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Author Topic: Ace UCE project.  (Read 31793 times)

Re: Ace UCE project.
« Reply #60 on: March 15, 2012, 02:08:10 AM »
The Carberrys use the standard Bullet frame ...

http://www.carberryenfield.com.au/OLDBIKE.pdf


Actually,Glenn, if you look at the picture of the Carberry you posted, it ihas a partial dual downtube frame more or less like I was suggesting bolted to the front of the engine casing and goint up to headstock..   I hadn't noticed this before, though I have seen pics of the Carberry, because, I guess I wasn't thinking about the frame but focussed on the pretty  v twin.   So I think they may have anticipated a similar problem.  Plus, they may have needed the space in front (where the front cylinder head has to go) an had to cut out the single (and much heftier I might add) downtube of the stock bullet replacing it with the spindly black bits that look like barbecue legs.  No points for the asthetics of their partial double cradle though.   
With the beefed up single UCE space and clearance would not be issues, but surely frame stability could be increased by something like an alumiinum plate cut out of course for air flow in a graceful A form going from roughly the same point on the bottom of the engine casing as pictured on the Carberry up to the headstock, attached there , perphaps by a  spit circumferential clamp and bolt arrangement to the uppermost part (or highest accesable part) of the fat single downtube.  Could even double as a skid plate by sweeping under the engine and attaching to its sides somewhere below like a bash plate.  Not having one to look at, I can't quite see where the attachment points would best be, but the general idea would be to create a triangle in the cross sectional plane to give torsional stability and avoid the :"noodle" effect Scott referred to.  Might be just as important in terms of the goal of "tractability" as good engine mods.  Just saying is all.  Nigel 

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Re: Ace UCE project.
« Reply #61 on: March 15, 2012, 04:50:13 AM »
Mine handles very nicely for a 1955 designed frame.

MUCH better than my old Honda CX500 did.  ;D
Jim
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Re: Ace UCE project.
« Reply #62 on: March 15, 2012, 02:37:59 PM »
Thats very interesting Arizona .   I never looked at those (Honda CX ) before, but it looks like a single downtube frame as well with the engine bolted on as a stressed member-ie same as Bullet.  I wonder why the big difference-----shaft effects maybe?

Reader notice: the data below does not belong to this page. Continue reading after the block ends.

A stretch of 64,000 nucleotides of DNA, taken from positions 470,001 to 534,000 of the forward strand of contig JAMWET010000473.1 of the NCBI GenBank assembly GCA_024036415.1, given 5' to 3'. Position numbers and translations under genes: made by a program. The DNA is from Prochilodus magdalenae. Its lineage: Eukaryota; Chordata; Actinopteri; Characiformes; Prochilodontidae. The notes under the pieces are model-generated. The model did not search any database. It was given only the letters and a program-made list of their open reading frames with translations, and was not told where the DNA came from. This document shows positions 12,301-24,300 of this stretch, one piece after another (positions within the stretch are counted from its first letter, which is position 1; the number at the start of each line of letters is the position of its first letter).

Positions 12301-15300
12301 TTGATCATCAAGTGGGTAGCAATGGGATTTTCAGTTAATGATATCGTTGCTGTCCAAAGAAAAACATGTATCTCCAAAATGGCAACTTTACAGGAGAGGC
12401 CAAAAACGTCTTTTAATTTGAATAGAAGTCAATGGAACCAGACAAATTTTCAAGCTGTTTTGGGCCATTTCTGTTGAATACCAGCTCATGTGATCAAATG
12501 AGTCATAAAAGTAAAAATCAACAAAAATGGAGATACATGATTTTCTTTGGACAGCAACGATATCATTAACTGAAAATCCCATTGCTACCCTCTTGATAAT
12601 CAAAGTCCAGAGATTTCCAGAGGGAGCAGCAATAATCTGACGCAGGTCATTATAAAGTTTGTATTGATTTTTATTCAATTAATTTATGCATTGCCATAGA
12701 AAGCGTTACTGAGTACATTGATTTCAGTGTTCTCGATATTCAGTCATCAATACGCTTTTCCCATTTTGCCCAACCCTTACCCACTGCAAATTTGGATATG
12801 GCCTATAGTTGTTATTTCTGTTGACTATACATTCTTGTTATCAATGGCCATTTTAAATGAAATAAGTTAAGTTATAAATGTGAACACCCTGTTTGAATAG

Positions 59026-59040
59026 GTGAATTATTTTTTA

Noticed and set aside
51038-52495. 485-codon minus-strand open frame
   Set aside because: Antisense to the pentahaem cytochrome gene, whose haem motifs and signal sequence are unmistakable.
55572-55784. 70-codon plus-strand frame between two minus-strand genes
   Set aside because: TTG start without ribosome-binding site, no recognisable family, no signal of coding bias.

Boy have I got thebike  bug bad.  And I still seem to be suffering the with RE strain of it.   Hope spring breaks through soon so I can ride it out.   Nigel

ace.cafe

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Re: Ace UCE project.
« Reply #63 on: March 15, 2012, 03:40:34 PM »
Ace, love the v twin!  Though I'm partial to the look of a parallel I really respect the idea of just building the bottom end and using existing stock parts for the top.  Will this fit in a standard UCE frame?

I hope the factory cafe gets a parallel twin at some point.

The single down tube, engine as stressed member frame with all the disparate parts bolted together is a noodle.  How could it not flex, even under just stock power?   That said, you can probably put lots of power through it without breaking it, it just may not handle as well as you'd like.

Scott

Scott,
It was designed to fit in the Iron Barrel frame, with a modified(stretched) top tube under the tank.
The UCE frame might complicate things further,because the V-Twin is designed to operate with the pre-unit gearbox, and its primary chaincase
It might go in there, but I don't know what it would take to do it.
Home of the ACE Fireball 535 Bullet,  Ace GP Hi-Lift Roller Rocker Head . Pistons, cams, etc. Highest performance Bullet engine mods available .  AVL mods. Redditch 700/750 Twin mods. UCE kit soon.

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ace.cafe

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Re: Ace UCE project.
« Reply #64 on: March 15, 2012, 03:57:16 PM »
Regarding the single-downtube open-cradle frame design, it's actually pretty good.
There are a lot of good handling bikes which use that.

Here's one. Ducati 450 Desmo Sport.
Notice a similarity?
I heard these bikes handled pretty good!



I wouldn't be worrying about it.
I can tell you from experience that it handles rock solid to well over 100mph, and will run right alongside a Manx with a featherbed frame. At least, the Iron Barrel models will. Like a Fireball.

BTW, an Ace Fireball 535 will whip that Ducati 450 Desmo all day long.
Who says Bullets are slow?
« Last Edit: March 15, 2012, 04:12:52 PM by ace.cafe »
Home of the ACE Fireball 535 Bullet,  Ace GP Hi-Lift Roller Rocker Head . Pistons, cams, etc. Highest performance Bullet engine mods available .  AVL mods. Redditch 700/750 Twin mods. UCE kit soon.

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Re: Ace UCE project.